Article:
Friday, December 12, 2014

The Truth About Farms: Accidents Happen

If I close my eyes and think, it would take more than two hands to count the number of mothers I know who have had premature babies. I'm sure you know some too.

So I got to thinking. All of these women I know are fantastic people. They love their children. Given the opportunity to carry a baby full-term, it wouldn't have been a question. 

Did they do anything wrong? No!
Is it their fault? No!
What happened? Who knows.

My point is that no matter what these mothers did, they couldn't avoid having a preterm baby. It was an unfortunate event. Period.

Well folks, I'm here to tell you the same thing happens on farms. Gasp! I said it. I told you the truth, the dark side. The not-so-flowery, non public approved, it really happens fact of the matter.

I can't tell you how many seminars I've attended where people say: some things don't need to be shared to the public. If it isn't pretty, don't tell people because people don't want to know.

Well, if you don't want to know, don't read this article.

But, just like life and just like humans, sad things happen on a farm too. And I don't believe that people want things "hidden".

No matter what farmers do, calves are going to be born early. Some will break their legs. Some get sick.

Now, before you point fingers, stop and ask yourself if your child has ever caught a cold or broken their arm??

Yeah, mhmm, not so fair to bash on farmers when you see a calf in a cast. Farmers care and love their animals just the same, but accidents happen. And unlike your two or three children, farmers could have 20 or 200 to take care of.

Let me show you some examples.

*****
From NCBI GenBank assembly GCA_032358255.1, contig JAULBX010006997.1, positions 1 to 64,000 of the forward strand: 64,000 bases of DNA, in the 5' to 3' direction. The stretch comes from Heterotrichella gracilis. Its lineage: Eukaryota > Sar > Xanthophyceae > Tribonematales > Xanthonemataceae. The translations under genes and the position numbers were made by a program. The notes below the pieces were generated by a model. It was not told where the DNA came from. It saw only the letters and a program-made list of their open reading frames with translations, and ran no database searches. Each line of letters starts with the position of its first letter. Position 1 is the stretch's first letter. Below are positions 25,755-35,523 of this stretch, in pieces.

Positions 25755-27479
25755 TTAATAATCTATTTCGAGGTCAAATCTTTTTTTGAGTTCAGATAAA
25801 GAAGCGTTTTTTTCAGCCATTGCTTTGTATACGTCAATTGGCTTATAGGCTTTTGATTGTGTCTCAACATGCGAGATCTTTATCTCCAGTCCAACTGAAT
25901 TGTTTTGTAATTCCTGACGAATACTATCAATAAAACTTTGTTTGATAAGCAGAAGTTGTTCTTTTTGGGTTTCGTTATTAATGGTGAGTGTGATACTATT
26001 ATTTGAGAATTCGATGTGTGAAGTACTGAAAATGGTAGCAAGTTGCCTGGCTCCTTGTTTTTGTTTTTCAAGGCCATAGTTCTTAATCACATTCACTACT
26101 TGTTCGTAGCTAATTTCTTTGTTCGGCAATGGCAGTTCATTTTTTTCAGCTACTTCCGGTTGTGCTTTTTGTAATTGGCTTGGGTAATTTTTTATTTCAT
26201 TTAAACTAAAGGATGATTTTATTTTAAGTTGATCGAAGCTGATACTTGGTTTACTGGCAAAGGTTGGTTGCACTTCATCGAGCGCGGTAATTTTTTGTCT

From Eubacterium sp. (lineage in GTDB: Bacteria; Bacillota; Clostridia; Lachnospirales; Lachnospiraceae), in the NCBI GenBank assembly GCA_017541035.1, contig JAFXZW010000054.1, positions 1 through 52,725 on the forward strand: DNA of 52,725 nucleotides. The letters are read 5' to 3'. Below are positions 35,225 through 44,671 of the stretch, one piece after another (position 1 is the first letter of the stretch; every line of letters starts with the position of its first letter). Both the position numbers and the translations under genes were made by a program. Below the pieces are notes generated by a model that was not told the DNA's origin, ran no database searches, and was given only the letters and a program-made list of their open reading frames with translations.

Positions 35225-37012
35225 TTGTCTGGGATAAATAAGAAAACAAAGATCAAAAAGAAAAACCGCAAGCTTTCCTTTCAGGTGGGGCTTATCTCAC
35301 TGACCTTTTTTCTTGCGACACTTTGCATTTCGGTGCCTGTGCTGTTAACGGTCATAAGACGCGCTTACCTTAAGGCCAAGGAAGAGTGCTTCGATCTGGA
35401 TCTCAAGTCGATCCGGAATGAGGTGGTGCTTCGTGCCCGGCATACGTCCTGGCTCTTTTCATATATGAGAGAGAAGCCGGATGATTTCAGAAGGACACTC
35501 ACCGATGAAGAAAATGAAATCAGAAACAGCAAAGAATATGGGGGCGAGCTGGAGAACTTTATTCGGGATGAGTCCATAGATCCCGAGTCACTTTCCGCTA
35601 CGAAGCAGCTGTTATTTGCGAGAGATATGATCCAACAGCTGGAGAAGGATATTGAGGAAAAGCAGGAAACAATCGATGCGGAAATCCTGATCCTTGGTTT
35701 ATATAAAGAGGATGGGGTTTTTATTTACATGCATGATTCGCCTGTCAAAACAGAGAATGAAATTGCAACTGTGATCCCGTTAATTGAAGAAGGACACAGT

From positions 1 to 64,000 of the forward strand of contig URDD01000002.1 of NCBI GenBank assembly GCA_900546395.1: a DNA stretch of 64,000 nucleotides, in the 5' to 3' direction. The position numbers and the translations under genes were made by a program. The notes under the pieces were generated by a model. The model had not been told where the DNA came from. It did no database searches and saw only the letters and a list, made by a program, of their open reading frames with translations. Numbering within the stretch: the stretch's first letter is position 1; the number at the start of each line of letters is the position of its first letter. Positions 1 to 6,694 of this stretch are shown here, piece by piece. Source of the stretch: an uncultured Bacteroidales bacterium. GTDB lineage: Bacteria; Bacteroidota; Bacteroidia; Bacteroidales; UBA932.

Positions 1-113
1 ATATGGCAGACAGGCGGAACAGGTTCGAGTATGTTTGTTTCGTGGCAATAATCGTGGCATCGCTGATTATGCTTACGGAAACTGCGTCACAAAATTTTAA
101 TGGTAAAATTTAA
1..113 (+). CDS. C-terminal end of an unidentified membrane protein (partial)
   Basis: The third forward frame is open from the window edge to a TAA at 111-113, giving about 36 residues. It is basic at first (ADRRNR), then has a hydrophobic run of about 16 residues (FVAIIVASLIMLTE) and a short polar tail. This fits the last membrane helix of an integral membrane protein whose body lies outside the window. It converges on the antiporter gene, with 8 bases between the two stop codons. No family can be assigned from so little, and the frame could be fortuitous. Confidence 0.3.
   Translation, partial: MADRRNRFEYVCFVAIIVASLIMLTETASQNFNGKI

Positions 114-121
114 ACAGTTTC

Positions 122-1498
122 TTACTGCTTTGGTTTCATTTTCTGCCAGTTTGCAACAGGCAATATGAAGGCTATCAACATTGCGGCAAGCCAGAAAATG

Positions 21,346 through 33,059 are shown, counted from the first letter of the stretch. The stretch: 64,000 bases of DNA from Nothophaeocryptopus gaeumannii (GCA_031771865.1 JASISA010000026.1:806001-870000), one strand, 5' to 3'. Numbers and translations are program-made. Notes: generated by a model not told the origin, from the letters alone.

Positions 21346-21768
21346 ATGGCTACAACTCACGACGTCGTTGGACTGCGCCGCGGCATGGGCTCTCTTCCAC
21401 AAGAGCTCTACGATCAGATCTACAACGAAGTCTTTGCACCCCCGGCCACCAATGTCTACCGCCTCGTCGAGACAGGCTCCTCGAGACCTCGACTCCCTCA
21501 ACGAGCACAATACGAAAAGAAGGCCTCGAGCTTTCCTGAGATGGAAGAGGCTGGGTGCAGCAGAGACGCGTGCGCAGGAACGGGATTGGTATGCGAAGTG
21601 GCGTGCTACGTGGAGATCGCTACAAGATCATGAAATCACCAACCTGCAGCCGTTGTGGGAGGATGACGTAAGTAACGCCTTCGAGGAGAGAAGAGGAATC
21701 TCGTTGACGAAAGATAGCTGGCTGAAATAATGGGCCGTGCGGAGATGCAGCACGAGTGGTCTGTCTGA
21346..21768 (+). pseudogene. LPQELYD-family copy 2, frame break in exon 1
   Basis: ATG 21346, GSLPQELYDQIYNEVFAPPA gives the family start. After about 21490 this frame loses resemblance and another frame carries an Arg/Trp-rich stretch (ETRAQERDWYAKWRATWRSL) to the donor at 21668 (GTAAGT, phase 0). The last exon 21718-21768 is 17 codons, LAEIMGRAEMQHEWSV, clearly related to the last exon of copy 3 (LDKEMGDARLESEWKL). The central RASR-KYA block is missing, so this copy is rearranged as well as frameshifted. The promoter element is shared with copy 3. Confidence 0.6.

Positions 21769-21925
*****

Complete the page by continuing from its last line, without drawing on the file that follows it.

This spring, we had a calf born who's front feet were turned up. They weren't broken, they were perfectly normal. The problem was, he was probably turned funky inside the womb and the tendons in his feet didn't form right. All we had to do was put some casts on and force him to stand up.

Did he wanna do it? Nope, it hurt! Was he in pain? Maybe a little. But, here's the deal, if we didn't force him to get up and walk, he was never going to walk.

(I named him Forrest because we had to "give him new legs".)

It broke my heart holding him up and making him walk because I knew he didn't like it. But the day he stood up and walked on his own, he ran! He jumped and played and ran because for the first time in his life he could walk.

It was worth it.

Here's another one. I named this little girl AnnaBelle. She was born about 2 months early.  When she was born, she was tiny! Her hair wasn't completely formed, and she was too weak to stand. We kept her under heaters for weeks.

Even when she was 2 months old, she was smaller than a baby that was a day old. I wish I had pictures of when she was a baby.

But, here she is today, at 4 months old. She's some kind of spunky. I think she knows she got more attention than the other babies.

So, yes, accidents happen on a farm. I'm sorry to tell you but it does. It breaks our hearts the same as yours. 

Here's what I'm asking. Think of a farm the same as people. Because accidents happen and we're not perfect. 

But what I can assure you is that farmers and ranchers have dedicated their lives to improving animal care and minimizing accidents the best they can. It's our job as farmers to provide for animals; you'll be hard pressed to find an occupation where people care more than that of agriculture.

So here's to you farmers: for induring the heartache and pain of running a farm when running away sounds like a far better plan.

I'll tip my hat every day and pray for ya. Thanks for providing for the animals that provide for us.  Thanks mom and dad. Thanks to ya all.


  1. Agreed, and yeah there are the minority of farmers who aren't like this. But they're the minority and unfortunately when the public nonfarmers hear about anything they do, the rest of us are treated with the same disrespect as if we do the same thing. Life ain't all rosey like some people think, especially in the agriculture industry it's extremely stressful at times. But, what is the point in farming if we aren't caring for the animals that will keep food on our tables?

  2. Thank you for your post. I like the way you relate the stories in your blogs to different happenings on out day to day live. Thank you for sharing.

  3. We've have a backyard chicken flock. For some reason, once in a while a chicken will have broken leg. Though they don't show it, I know they are in pain or at least are suffering. most of the time I wonder what to do to make their life better